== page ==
All Inductees
Ann Mattison

Ann Mattison

Empty Saddles

You will not find her name in the books of rodeo history – because she was one of the writers of it. Ms. Ann is what her extended rodeo family called her. She was a rodeo secretary and some might say she was born for it. She carried a special love for rodeo as a young girl and her passion for the sport grew stronger as she became a veteran rodeo secretary and a seasoned spectator.

Ms. Ann took care of the cowboy, no matter if you knew her for years, or it was your first rodeo. She paid more fees than a speeding driver. No cowboy crossed her path that she did not know. She understood the “one riggin’ to five cowboys” concept. Nowadays, that would get you fined. She never bent the rules on calling in, she just knew you would show up for the draw. That’s the way Ms. Ann was. She passed from this earth April 2012 after a lengthy fight with cancer – that she did not lose – she walked away from it into Heaven.

Ms. Ann was a constant figure at Sloan Williams’s rodeos. If Sloan was there, so was Ms. Ann. It takes a giant of a person to stand behind a stopwatch in constant heat, dusty indoor pens, cold and windy weather and still give you a smile that would welcome you on every stop on the rodeo trail. As good as she was to the contestant; she was good to the stock contractor. A cowboy may have not have known he was riding a bronc at a rodeo when he got there, but if the rodeo was short on bronc riders, and Ms. Ann said you were riding one, you did what you were told.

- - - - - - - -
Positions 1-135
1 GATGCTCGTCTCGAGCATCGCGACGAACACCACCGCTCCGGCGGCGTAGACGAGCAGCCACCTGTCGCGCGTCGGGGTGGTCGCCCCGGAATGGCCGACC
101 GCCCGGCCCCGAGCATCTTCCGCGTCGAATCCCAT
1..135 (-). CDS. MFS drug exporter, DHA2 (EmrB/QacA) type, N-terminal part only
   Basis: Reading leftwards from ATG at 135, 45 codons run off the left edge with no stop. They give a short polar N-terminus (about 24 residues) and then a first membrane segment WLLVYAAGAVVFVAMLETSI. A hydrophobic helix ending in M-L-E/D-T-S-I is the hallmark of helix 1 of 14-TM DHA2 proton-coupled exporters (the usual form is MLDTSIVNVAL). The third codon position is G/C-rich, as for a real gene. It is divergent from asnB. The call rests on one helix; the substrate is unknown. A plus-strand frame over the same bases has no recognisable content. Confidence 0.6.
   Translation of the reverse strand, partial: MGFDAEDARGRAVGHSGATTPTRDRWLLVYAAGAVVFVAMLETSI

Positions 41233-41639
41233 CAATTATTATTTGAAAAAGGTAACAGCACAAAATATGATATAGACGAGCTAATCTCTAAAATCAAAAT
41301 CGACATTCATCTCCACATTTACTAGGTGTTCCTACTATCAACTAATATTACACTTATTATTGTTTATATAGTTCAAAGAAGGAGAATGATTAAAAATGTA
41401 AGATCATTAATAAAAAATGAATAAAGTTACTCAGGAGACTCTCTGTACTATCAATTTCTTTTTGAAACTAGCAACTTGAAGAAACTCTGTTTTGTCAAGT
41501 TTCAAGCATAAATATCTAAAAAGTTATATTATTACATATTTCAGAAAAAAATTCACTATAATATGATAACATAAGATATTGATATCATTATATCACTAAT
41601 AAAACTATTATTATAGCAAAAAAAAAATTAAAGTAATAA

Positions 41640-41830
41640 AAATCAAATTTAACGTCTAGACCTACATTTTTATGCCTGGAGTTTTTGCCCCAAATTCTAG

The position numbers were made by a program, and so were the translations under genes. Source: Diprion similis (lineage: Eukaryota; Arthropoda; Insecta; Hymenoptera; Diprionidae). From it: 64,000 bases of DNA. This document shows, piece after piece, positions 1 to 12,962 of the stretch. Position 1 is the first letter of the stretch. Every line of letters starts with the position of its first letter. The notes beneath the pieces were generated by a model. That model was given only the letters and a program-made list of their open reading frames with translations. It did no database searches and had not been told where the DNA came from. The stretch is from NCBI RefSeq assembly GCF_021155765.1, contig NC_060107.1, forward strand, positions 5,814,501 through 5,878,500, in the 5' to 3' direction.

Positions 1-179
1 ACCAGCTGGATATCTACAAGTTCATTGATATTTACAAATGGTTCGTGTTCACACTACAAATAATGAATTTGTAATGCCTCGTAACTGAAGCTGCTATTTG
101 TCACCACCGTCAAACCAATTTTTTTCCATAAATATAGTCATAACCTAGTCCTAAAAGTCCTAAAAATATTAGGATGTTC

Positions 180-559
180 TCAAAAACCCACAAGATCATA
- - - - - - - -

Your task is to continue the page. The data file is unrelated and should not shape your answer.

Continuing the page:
Ms. Ann was a true treasure at the iconic Round-Up Rodeo in Simonton, Texas. Many champions graced the arena of the Round-Up, all got to know Ms. Ann. She was a force to be reckoned with in the announcer box, from yelling to “shut the back door” to keep the cold out; to blowing a whistle for 8. She enjoyed every moment of rodeo life.

Some may remember her in a yellow tank top with an old stopwatch wrapped around her wrist; others may remember how she always had a dollar if you were short on fees. Today, let’s remember her as a Texas Rodeo Cowboy Hall of Fame inductee.